I am deeply saddened by the loss of my friend and colleague, Vegucated’s executive producer, Mary Max, a tireless advocate for animals. In all the press about her death, there has been no mention of Mary’s life’s work. For the media to focus exclusively on tawdry domestic disputes over her celebrity husband and to extinguish two decades of important work for animals not only tarnishes her memory but is painful to those who knew her work. Here I hope to provide a more accurate picture of Mary and her tremendous legacy.
I worked with Mary on animal protection issues and raising awareness about healthy, humane, eco-friendly living from about 2002 until about 2011, first as a volunteer activist with her and then as the first employee of a non-profit she and Peter started called Kind Green Planet, which has since closed down. Together, we made the film Vegucated, which won several awards and enjoyed a long digital presence on Netflix and is still can be found on iTunes, Amazon Prime, etc. It has inspired many to try plant-based living.
Kind Green Planet employed Joyce Friedman, a social worker/animal advocate who worked in conjunction with NYC Animal Care & Control and then eventually with the Humane Society of the United States to help troubleshoot people’s problems with their companion animals so that they wouldn’t have to surrender them to the shelter. That initiative kept thousands of NYC animals in their homes.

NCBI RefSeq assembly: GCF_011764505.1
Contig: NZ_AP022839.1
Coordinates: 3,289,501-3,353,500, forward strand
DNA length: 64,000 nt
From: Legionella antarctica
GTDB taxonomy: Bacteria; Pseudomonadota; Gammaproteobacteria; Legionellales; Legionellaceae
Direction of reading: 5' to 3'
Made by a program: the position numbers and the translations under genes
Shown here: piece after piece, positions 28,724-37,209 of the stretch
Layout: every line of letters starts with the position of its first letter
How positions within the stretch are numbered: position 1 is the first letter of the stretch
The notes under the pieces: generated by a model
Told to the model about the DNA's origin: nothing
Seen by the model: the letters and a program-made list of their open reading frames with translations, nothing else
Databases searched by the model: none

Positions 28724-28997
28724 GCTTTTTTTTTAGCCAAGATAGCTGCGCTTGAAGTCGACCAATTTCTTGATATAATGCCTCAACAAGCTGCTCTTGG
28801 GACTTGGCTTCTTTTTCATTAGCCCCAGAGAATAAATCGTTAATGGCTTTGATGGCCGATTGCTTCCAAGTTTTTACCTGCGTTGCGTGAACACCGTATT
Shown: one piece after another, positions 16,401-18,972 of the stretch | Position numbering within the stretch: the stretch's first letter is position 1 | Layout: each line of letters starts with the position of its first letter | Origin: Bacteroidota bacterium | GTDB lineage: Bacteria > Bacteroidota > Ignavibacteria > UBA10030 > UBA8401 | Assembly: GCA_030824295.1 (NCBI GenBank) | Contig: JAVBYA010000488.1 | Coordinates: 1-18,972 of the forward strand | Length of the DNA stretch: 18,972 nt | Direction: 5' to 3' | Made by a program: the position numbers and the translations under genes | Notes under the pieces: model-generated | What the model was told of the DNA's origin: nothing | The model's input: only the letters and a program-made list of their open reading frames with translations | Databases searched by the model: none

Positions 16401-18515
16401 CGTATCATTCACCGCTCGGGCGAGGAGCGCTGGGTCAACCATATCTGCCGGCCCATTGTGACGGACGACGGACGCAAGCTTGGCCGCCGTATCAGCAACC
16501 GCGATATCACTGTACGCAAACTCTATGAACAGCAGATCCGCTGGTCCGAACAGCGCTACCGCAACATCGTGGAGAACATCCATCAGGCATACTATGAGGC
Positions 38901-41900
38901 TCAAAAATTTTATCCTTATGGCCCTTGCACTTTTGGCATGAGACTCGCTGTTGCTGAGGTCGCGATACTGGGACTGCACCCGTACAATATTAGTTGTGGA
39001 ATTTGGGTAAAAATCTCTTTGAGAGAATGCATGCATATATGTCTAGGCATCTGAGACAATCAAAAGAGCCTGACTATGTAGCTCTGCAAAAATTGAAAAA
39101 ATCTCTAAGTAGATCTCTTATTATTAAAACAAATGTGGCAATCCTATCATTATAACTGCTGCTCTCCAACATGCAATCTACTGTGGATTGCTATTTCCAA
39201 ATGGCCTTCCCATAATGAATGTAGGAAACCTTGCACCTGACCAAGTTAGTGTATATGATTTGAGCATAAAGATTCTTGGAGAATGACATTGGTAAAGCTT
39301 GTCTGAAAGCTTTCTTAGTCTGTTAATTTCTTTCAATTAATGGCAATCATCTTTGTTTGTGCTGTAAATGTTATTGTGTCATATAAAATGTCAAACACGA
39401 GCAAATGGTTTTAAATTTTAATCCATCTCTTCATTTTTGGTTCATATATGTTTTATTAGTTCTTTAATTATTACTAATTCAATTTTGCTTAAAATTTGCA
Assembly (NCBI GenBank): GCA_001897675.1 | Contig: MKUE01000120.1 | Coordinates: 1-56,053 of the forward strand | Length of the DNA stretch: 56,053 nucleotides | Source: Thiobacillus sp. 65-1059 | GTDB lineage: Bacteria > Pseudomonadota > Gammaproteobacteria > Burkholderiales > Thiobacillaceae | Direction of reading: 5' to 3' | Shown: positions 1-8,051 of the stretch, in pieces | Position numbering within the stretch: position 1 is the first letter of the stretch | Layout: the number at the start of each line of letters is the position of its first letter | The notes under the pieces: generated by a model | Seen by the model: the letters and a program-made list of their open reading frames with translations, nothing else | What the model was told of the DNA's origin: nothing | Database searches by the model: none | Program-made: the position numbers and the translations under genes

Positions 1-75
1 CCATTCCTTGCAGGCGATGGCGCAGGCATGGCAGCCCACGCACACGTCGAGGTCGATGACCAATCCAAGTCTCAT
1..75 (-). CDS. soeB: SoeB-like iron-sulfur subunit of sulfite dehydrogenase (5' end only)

A passionate advocate for healthy eating, Mary was a founding board member of the Coalition for Healthy School Foods. Brad Goldberg, long-time leader within the organization, recalled in an email yesterday to the board members how very generous she was over the years “providing us space at the studio for events as well as many items for our auctions including some of her personal jewelry.”
Farm Sanctuary, one of the country’s premiere farm animal protection organizations, recognized her critical work with a prestigious award. Gene Baur, co-founder of the organization, remembers Mary as “a powerhouse, organizing and motivating people in NYC to get active for animals. She did amazing work in our veal campaign, convincing some of the city’s top restaurants to stop serving veal from crated calves.”
She worked hard to change laws to protect animals. She started Humane USA-PAC with a few others in the early 2000’s to held elect humane-minded legislators nationwide. Locally, she helped Allie Feldman Taylor with the launch of Voters for Animal Rights, an organization that helps elect humane-minded legislators. In the statement on their Facebook page, Allie says, “When we first started VFAR with nothing but a dream and a few hundred bucks, Mary lifted us up by hosting our launch party at the Max studio. She had a knack for local politics and understood the importance of political action for animals. She built relationships with countless elected officials. Through her instinctive savviness, she convinced many elected officials to support animal rights legislation, and even convinced some to go vegan.”
Mary held fundraisers for the likes of Scott Stringer and Mayor DiBlasio in Peter’s art studio. She worked with Stringer on his Community Fund for Manhattan initiative. She had DiBlasio’s ear, and DiBlasio has gone on to institute Meatless Mondays in NYC schools and to sign the NYC Green New Deal, which plans to reduce city purchasing of red meat by 50% and cease purchasing of processed meat entirely.